The US economy right now
Growth slowed in 2015-2016 but picked up in the second half of 2016, showing good momentum for 2017, although high inventories may cause some growth slowndown in early 2017. Unemployment is low and the employment rate is improving, although still low. The leading economic index is up, as well as consumer and business confidence. Industrial production just turned positive, after a full year of contraction. Financial conditions are very accommodative and are likely to remain that way for all of 2017. Low yield spreads suggest bullish sentiment and risk tolerance.
The USD is strong on a historical basis, but may have room to appreciate another 5%. Although historically high, household debt is much lower than it was in 2007. The high level in historical terms combined to household wage stagnation will be a drag on growth and profits going forward, unless exports increase significantly to pick up the slack.
Inflation in the USA and across the world is still low but picking up slightly – nothing to panic about but enough to keep an eye open on price pressures. Total US inflation stands at 2.1%, core inflation at 2.2%, and core PCE inflation at 1.6%, which is below the Fed’s target of 2%.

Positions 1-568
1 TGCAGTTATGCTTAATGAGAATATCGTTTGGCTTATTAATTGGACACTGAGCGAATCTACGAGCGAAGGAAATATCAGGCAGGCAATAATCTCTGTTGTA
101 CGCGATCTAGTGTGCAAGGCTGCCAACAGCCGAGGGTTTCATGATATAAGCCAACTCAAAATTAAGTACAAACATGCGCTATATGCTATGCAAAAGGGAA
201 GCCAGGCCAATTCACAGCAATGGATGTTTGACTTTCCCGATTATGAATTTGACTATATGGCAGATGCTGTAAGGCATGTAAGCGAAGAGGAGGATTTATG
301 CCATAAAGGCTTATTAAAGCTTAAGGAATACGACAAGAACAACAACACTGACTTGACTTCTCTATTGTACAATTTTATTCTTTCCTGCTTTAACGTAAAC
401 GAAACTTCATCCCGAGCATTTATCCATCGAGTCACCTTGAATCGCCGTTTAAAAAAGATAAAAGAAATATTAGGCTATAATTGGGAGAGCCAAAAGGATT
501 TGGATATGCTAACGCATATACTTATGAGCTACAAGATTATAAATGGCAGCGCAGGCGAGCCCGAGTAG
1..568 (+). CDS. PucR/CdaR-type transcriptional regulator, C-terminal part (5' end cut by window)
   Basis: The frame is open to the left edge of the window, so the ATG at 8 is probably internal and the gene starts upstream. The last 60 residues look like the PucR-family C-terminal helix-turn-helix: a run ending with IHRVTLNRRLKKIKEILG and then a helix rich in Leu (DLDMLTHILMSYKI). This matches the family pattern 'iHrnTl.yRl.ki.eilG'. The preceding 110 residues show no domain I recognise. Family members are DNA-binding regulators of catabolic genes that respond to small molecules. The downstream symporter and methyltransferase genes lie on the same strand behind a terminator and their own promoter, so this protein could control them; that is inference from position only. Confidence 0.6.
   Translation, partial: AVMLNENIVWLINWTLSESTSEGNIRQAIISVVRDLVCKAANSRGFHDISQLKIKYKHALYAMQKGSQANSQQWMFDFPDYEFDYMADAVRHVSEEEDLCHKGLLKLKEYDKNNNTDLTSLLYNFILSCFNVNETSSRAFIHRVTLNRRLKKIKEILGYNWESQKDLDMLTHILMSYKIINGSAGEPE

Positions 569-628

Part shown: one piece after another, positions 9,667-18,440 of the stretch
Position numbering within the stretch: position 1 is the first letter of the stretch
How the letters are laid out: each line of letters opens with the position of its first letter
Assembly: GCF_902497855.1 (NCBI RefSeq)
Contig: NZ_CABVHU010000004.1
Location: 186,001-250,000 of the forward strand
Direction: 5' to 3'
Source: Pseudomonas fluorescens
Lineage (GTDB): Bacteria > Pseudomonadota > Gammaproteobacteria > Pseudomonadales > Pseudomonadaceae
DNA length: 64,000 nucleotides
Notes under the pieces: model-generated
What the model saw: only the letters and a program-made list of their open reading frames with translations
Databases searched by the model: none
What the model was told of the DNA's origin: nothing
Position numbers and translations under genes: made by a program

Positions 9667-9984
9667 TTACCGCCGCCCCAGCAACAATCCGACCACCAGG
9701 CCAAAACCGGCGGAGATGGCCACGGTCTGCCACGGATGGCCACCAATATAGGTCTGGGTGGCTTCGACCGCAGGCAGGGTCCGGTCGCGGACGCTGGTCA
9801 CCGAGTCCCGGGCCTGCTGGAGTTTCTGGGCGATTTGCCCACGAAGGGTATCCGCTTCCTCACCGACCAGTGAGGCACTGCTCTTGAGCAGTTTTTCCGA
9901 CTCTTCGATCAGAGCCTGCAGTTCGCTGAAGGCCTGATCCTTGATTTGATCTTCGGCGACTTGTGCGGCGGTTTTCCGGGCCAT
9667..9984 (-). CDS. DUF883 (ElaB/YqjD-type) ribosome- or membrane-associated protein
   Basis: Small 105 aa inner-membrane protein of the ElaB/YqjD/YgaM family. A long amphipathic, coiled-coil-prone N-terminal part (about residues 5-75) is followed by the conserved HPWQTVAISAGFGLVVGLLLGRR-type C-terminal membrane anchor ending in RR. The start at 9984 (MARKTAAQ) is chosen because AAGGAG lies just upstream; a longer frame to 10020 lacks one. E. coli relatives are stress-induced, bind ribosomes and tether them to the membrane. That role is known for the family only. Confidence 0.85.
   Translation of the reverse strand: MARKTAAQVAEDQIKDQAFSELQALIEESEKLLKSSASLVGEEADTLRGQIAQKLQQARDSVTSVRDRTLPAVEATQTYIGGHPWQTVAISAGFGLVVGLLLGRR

With the lagged effect of USD appreciation keeping inflation low and the remaining slack in the labor market, I see low chances of significant Fed rate hikes beyond 2 or perhaps 3 moves in 2017, with a probable dovish tone to avoid a bond market selloff (read on to understand).
A high inventory buildup at the end of 2016 suggests we may have a slowdown in 2017Q1 due to inventory adjustments, but this effect should dissipate in 2017Q2. All in all, I am prudently bullish for 2017, as I was for 2016, but I do see warning signs and a few serious elements of risk, especially for 2018. Read on.
Households are stuck with stagnating incomes but are not in severe trouble right now, because the stagnating real incomes did NOT cause a rise in debt as was the case between 2001 and 2008, with the housing bubble allowing rising debt without improving incomes. I do not think the “next crisis” will originate in the housing sector or from households.
The labor market is “OK” but not spectacular. The unemployment rate is indeed low, but the participation rate and the employment rate are both very low. This does NOT suggest a coming crash – to the contrary, it suggests stagnation and slack in the economy, with potentially 3 million idle “workers” not counted in the labor force. Along with real wage stagnation, this is what explains why the middle class is angry and asking for “change.”